After two months of travel in the Canary Islands, we fly to the Portuguese Island of Madeira. We will end our three-months of international adventure here with another stay in a “Cliff Residence” that hangs over the ocean. Ships pass below while planes zoom above the balcony.

The rental car rep at the airport convinces us to upgrade to a car with more power and an automatic transmission. “All the roads are steep here,” he says. Little does he know that I have been driving these types of roads for the past two months in the Canary Islands, primarily with a manual transmission, but we upgrade anyway. Getting a little lazy, spoiled, albeit a bit travel weary.

Hungry from a day of travel, time to head to the only restaurant within walking distance of our Cliff Residence rental. After a large beer, we point to a photo of big, beefy skewered meat on the menu. We speak not a word of Portuguese, and our server not a word of English, but smiles, food and kindness constitute a universal language. Photos help too. The server nods and returns with a bottle of wine, and a huge metal apparatus that she places on our table before walking away. We think that she might attach an umbrella to it, but she comes back balancing two swords skewered through chunks of medium rare sizzling steak. Turns out that this dish, “Espetada” originated on the island. She places a cup under each giant skewer to collect the dripping juices. We all smile and enjoy before bringing home the leftovers. Delectable.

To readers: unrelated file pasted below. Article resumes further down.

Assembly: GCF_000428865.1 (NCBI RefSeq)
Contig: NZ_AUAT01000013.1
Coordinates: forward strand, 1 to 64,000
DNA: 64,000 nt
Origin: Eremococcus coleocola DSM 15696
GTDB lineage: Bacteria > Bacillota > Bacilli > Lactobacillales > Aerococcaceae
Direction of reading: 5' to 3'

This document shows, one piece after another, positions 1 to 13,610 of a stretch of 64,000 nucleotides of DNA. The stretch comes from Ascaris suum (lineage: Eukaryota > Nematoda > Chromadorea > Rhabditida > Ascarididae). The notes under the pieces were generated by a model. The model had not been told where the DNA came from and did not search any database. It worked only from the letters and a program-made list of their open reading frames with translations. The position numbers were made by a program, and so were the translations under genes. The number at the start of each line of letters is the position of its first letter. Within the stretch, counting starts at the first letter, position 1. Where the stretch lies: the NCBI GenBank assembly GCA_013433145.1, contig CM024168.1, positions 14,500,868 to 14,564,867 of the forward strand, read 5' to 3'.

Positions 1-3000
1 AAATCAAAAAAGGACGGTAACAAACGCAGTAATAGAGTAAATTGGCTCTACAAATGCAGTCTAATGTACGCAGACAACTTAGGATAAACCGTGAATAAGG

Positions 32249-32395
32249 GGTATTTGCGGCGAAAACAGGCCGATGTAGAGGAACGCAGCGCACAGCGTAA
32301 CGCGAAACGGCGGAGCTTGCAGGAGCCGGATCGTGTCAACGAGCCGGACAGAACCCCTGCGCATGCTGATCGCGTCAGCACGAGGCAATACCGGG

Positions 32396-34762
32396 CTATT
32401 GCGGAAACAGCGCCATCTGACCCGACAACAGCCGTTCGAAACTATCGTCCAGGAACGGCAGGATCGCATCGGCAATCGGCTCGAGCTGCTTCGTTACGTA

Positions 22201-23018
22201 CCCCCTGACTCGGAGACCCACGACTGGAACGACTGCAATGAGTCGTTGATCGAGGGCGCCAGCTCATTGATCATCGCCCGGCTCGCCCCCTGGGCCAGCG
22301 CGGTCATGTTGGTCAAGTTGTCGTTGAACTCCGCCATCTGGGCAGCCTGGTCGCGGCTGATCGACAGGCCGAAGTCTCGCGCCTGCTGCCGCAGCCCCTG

Lying in bed listening to the sound of the ocean with a cool wind blowing through the drapes puts us into a comatose slumber. Hard to pull ourselves away from this room with such a spectacular view the next morning, but we need to make beneficial use of our “upscale” car and go explore.

Madeira Island shoots straight up from the ocean. How straight up? So straight up that the roads around the shore resemble a long snake of connecting tunnels that bore through solid rock.

Not much to see from this angle. But once into the island’s interior, outside of the tunnels, the roads take you through dramatic mountain passes and ascends impossible angles.

Before we get too high, we must stock up on food supplies for our full kitchen back at the cliff residence. The “Mercado dos Lavradores” (Farmers’ Market) in downtown Funchal proves to be a bust for us, crowded with cruise ship travelers, aggressive salespeople (“Where you from?”) and overpriced items. Not a bad place, just not our style.

Marilynn catches a glimpse of another “must-try” local delight, the black scabbard fish. We spot these black, snake-like bottom feeders on a table next to a huge hunk of fresh tuna.

A common delicacy in the Madeira archipelago, fishmongers skin the scabbards on one side only. Despite their ugly appearance, we point to “Espada Preta” on the menu (black scabbard fish fried with bananas) over drinks during happy hour. The selection brings a smile to our waiter, but not to us. We have no need to try it again.